Even His own believe not that He will rise. They would not try to hinder His resurrection, but, treating it as a thing incredible, they act as those who believe that all is over, and that the cross has destroyed their hopes. They would not close the sepulcher, nor seal it; nay, they would roll away the stone and break the seal: but this is only to anoint Him for His final burial. It is not the expression of hope, but of despair.

But the tomb of the Son of God is the place of light, not of darkness; of hope, not of despair; of life, not of death. They come to look on the dead, they find the living. The seekers of the crucified Jesus find the risen Son of God. The garments of death are all that the tomb contains; the linen clothes, still stained with blood, and the carefully-folded napkin,-folded by angels' hands, if not by His own. They had brought their myrrh and aloes and spices to keep corruption from entering; forgetful that it is the Incorruptible whose body they are thus needlessly though lovingly embalming, and ignorant of the meaning of the ancient promise, "Thou wilt not suffer Thine Holy One to see corruption."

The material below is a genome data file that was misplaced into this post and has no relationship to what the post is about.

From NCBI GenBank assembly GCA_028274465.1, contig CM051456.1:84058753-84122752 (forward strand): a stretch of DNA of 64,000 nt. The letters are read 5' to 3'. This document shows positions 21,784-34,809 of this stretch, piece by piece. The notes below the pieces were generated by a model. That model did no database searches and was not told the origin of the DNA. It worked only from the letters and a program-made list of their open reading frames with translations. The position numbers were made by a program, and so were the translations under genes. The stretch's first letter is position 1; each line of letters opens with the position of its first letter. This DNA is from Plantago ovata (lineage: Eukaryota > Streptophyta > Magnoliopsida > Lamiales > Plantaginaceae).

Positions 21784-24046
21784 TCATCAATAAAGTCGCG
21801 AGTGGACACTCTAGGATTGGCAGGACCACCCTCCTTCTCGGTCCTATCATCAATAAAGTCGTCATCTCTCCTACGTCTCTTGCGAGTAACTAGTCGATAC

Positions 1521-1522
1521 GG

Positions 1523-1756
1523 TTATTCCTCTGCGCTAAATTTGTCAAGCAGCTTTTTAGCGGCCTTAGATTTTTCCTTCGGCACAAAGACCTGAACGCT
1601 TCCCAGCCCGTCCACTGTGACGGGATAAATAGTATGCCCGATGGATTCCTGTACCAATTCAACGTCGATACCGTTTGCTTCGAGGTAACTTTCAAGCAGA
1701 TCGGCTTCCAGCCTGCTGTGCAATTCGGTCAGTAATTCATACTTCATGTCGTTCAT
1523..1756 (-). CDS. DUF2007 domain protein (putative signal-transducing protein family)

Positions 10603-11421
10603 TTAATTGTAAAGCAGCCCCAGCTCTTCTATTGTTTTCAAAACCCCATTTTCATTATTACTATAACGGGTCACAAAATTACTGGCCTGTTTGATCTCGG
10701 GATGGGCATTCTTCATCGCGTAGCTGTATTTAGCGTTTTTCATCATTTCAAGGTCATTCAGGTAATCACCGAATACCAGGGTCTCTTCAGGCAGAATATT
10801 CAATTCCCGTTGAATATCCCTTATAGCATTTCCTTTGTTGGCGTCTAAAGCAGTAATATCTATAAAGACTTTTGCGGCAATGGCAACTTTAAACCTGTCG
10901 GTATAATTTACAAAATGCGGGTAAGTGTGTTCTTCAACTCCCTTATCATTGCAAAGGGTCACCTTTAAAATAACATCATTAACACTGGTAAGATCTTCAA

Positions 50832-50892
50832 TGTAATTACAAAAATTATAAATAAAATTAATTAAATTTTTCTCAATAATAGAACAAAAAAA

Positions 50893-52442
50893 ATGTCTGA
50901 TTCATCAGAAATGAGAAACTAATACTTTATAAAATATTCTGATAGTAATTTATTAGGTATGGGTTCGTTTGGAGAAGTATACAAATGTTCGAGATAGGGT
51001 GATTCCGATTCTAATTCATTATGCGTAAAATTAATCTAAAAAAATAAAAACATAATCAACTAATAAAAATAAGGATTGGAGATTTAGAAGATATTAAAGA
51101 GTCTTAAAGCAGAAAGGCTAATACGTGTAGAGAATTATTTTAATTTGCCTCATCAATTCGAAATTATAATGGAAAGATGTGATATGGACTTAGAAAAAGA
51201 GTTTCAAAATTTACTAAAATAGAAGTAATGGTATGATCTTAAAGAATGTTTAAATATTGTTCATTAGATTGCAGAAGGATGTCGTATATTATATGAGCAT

But friend and enemy are both at fault. The unbelief of the former and the resistance of the latter are met equally with a strange surprise. For God's thoughts are not our thoughts, nor His ways our ways. The angel of the Lord descends; he rolls back the stone; he sits upon it, to show himself in his brightness to the watchers; he opens the gate, that the Holy One may go forth. Not that he raises or assists in raising the Son of God. That is beyond the mightiest of these mighty ones, those angels that excel in strength. But he is honored to have a share in the scene, as porter or door-keeper of that glorious shrine. With him came the earthquake,-the second that had occurred during these three days: the first being when the Prince of life entered the chambers of death, and at the open door many of the dead saints of other days came forth; the second being when this same Prince of life left these chambers, and burst the bands of death, shaking creation with the tread of His feet as He marched forth in triumph.